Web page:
Robert Bond - Robert.email@example.com - Speechley Bircham - www.speechlys.com
- Sell your reputation by excellent service, excellent legal advice and excellent networking.
- Use all available tools to stay in communication at all times. Just a quick response to a client or contact to say you are looking after them even if you are buying time to address their concern will pay dividends. If they think you are looking at their problem it is "off their to-do list" and they can get on with something else. If they need you and can't get you they may go elsewhere!
- Read and absorb trade news and legal news so you can react as fast as possible to items that will interest those that may instruct you.
- Pick your marketing areas carefully so that you are concentrating on not only the areas where you know your law but also emerging areas so that you are first or second to market. “In the kingdom of the blind, the one-eyed man is king"
- Drip-drip marketing is good. Stop-start marketing is not.
Simon Tupman - MBA Solicitor, (Eng and Wales) - firstname.lastname@example.org - Author, ‘Why Lawyers Should Eat Bananas’ and ‘Why Entrepreneurs Should Eat Bananas’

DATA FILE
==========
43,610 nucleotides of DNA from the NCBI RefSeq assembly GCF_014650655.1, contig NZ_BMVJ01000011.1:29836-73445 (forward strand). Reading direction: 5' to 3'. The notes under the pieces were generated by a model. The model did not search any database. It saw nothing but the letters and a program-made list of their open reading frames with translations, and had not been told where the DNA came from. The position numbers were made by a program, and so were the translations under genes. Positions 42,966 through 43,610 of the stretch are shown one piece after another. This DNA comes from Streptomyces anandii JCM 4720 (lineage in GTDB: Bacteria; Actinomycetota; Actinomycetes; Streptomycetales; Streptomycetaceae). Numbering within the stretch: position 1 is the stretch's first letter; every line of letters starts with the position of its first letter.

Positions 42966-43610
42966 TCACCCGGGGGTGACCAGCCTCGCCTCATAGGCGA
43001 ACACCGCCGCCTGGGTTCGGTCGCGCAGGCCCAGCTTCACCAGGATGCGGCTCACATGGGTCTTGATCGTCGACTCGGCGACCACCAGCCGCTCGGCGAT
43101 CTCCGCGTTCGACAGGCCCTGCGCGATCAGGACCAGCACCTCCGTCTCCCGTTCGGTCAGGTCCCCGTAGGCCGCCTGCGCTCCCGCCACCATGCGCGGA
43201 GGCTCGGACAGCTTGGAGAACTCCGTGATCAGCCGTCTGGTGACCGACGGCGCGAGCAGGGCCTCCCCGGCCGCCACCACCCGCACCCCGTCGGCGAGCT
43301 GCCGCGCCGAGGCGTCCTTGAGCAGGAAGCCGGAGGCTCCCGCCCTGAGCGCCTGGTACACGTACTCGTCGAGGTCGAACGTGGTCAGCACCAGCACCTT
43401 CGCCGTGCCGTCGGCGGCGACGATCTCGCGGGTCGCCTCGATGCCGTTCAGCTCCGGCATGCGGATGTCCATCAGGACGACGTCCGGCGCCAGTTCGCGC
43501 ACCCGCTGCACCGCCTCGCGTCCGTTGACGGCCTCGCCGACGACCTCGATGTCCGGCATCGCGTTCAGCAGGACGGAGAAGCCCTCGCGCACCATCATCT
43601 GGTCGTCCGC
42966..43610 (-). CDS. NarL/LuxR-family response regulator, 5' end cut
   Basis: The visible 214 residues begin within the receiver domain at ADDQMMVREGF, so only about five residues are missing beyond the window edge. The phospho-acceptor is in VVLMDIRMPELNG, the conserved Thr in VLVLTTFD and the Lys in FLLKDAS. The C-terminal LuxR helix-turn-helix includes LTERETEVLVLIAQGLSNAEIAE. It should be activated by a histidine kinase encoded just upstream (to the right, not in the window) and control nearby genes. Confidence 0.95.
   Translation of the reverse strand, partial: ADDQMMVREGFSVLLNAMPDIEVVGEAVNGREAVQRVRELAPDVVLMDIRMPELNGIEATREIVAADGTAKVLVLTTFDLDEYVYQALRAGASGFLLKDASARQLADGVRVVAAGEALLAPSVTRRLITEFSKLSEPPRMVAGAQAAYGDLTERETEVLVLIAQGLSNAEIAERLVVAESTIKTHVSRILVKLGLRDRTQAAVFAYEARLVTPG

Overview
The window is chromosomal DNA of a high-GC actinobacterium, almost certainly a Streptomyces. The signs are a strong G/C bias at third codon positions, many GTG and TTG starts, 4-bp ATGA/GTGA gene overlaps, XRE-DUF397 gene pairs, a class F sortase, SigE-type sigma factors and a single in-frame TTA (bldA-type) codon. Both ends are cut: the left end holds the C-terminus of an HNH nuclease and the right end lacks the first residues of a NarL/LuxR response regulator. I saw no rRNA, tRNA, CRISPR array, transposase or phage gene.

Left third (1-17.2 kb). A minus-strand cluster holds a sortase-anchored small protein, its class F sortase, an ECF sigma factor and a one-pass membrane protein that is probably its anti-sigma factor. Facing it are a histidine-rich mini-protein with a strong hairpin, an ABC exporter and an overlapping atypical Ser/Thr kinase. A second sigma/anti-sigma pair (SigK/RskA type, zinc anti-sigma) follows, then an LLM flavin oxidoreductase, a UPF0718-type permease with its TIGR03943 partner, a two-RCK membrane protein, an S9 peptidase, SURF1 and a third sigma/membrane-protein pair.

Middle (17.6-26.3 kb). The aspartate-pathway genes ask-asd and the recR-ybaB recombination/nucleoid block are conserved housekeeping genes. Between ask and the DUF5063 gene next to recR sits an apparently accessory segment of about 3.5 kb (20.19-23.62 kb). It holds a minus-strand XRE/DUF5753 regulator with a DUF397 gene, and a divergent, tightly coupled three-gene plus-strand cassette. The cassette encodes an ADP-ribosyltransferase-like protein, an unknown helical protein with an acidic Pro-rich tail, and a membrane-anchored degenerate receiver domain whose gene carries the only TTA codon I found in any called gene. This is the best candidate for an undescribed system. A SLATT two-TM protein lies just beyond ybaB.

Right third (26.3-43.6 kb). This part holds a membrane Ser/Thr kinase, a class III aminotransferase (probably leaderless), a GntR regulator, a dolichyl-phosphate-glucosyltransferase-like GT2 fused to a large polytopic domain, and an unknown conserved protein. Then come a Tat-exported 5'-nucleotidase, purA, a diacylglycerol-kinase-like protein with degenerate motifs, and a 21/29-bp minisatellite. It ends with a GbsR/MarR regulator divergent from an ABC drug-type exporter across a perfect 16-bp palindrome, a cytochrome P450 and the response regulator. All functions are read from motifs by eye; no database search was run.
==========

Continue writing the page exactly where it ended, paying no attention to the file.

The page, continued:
- Understand that you do not sell time, but results. Be clear about your client’s objectives, intervene accordingly and price for value, not by the hour.
- Penalise yourself if you don’t provide value - offer clients a satisfaction guarantee.
- If you do provide value, get your client’s confirmation in the form of a testimonial and with their permission, use it to promote yourself on your website, in your brochures, and in your reception! Make the client accessible: with their permission, use their full name, photo and email.
Graeme McFadyen - General Manager - Trilby Misso Lawyers, Brisbane, Australia. GMCFADYEN@trilbymisso.com.au
A Practice Manager's Perspective of Marketing
- Most new clients will come from referrals from existing clients, so two thirds of the marketing budget should be directed to existing A grade clients.
- Keep your clients constantly informed. Look for opportunities to communicate with them.
- Fees are assessed by clients in terms of value for money. Constantly look for ways to deliver better value.
- Ask your clients why they use you so you can focus on what they want and not what you think they want.
- Try to visit your client's offices regularly to learn as much as you can about their business. It shows you care about them and will assist you in finding ways to deliver better value.
Tony Cordato - Cordato Partners - email@example.com
- Under promise and over deliver – promise deadlines with plenty of time, and deliver on or before the time.
- Always acknowledge emails with a thank you.
- Maintain an up to date and interesting website – because new clients often visit the website before they call.
- Focus on your practice strengths and tell the world that they are your strengths – you are not all things to all people.
- Use group emails to circulate items of interest to clients (make sure to blind copy everyone).